BALTIMORE -- The hotel industry has not lived up to promises to improve its treatment of blacks in hiring, contracting and marketing, the NAACP said Monday.
The nation's largest and oldest civil rights organization gave the 11 major hotel chains a grade of C-minus in its fourth annual report card. Last year, the NAACP had said the hotel chains improved somewhat.
NAACP President Kweisi Mfume urged people "to avoid spending dollars in failing or underperforming hotel chains."
"What we've seen is a one-way relationship. Over the last three years, after our first report ended, the hotel industry has changed very, very little," Mfume said.
"Sustained progress has not been as fast as we had hoped, nor has it been as fast as it has been promised."
Marriott International earned a B from the NAACP; Cendant Hotels, B-minus; Hilton Hotels Corp., C-plus; and Hyatt Hotels Corp, C-plus.
The NAACP issued grades below C to four hotel chains: Starwood, C-minus; Radisson Hospitality Worldwide, D-plus; Omni, D-plus; and Wyndham, D.
Best Western International received a C; Bass Hotels and Resorts Inc. (including Holiday Inn), C; Choice Hotels International (includes Comfort Inn and Quality Inn), C.
Last year, no chain got a grade lower than a C.
Tom Polski, spokesman for the Minneapolis-based Radisson group, said the company is in total support of the NAACP goals to ensure that opportunities are available to all minority groups.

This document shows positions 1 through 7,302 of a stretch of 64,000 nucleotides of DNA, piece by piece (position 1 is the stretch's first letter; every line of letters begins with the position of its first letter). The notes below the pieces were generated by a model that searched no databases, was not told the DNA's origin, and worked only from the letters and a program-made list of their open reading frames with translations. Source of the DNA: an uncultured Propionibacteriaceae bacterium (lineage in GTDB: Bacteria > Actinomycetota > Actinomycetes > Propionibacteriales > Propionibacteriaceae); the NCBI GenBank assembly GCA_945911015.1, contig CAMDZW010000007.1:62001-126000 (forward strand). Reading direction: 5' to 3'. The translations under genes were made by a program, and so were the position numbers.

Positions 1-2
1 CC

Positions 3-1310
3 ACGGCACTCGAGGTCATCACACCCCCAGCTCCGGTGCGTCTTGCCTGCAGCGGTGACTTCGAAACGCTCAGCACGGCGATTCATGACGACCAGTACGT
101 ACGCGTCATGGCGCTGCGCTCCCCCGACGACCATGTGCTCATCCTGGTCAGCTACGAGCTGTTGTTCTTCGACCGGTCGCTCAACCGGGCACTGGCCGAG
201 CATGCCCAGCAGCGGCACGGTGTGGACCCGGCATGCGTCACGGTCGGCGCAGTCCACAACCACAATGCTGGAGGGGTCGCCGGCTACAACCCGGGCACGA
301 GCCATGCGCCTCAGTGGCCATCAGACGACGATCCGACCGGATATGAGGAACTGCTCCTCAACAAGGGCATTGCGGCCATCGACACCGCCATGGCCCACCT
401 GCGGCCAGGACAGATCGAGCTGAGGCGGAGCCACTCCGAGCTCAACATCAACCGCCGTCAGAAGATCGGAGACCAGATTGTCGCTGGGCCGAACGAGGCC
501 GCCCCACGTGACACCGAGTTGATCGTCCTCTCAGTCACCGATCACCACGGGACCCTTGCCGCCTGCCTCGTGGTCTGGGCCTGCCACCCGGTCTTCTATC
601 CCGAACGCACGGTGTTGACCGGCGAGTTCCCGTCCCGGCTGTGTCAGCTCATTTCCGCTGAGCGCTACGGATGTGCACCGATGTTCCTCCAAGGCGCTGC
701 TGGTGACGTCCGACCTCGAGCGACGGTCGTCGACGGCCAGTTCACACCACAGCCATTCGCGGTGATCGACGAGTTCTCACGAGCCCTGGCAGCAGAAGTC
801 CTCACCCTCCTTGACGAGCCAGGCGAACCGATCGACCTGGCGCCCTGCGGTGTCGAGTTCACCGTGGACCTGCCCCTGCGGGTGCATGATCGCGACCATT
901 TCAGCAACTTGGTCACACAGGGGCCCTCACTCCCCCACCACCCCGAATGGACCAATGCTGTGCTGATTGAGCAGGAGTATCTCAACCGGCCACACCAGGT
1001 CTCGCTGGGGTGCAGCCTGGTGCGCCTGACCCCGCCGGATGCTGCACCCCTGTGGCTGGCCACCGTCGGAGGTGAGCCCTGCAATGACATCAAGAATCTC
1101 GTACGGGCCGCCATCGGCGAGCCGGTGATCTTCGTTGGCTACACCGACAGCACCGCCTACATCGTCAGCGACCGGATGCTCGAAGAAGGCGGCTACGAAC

"Radisson understands that the rating methodology which was used in the annual NAACP report card changed this year, resulting in a lower grade," Polski said.
"It's important to note that our policy is strict adherence to the letter and spirit of equal opportunity and the principles of diversity and inclusion in all operations," he said.
The NAACP based the grades on the hotels' hiring practices, charitable donations and advertising. Hotels were also graded on whether franchise opportunities are offered to blacks and whether the hotels use black contractors.
"We are disappointed with the grade and we pledge to do better," said Fred Stern, a spokesman for Wyndham. "We don't have a question with the survey. We think it is a valuable service that is helpful to the industry as a whole." Stern also said their grade suffered because their performance bar had been raised by other chains.
Spokesmen for other low-rated chains either were not immediately available or had no immediate comment.
An executive with Marriott, which is based in Bethesda, Md., acknowledged that the chain still has "more work to do" in this area, even though it scored the highest in this report card.
"We're pleased with the B, but we're still striving for an A," Marriott vice president David Sampson said.
The NAACP did not grade the Adam's Mark Hotels chain for a second consecutive year because both were involved in a lawsuit over alleged racial discrimination, NAACP spokeswoman Jean Ross said.
The chain was accused of discriminating against blacks, prompting the NAACP to call for a boycott. In a March settlement, the chain admitted no wrongdoing but approved diversity training for all employees.
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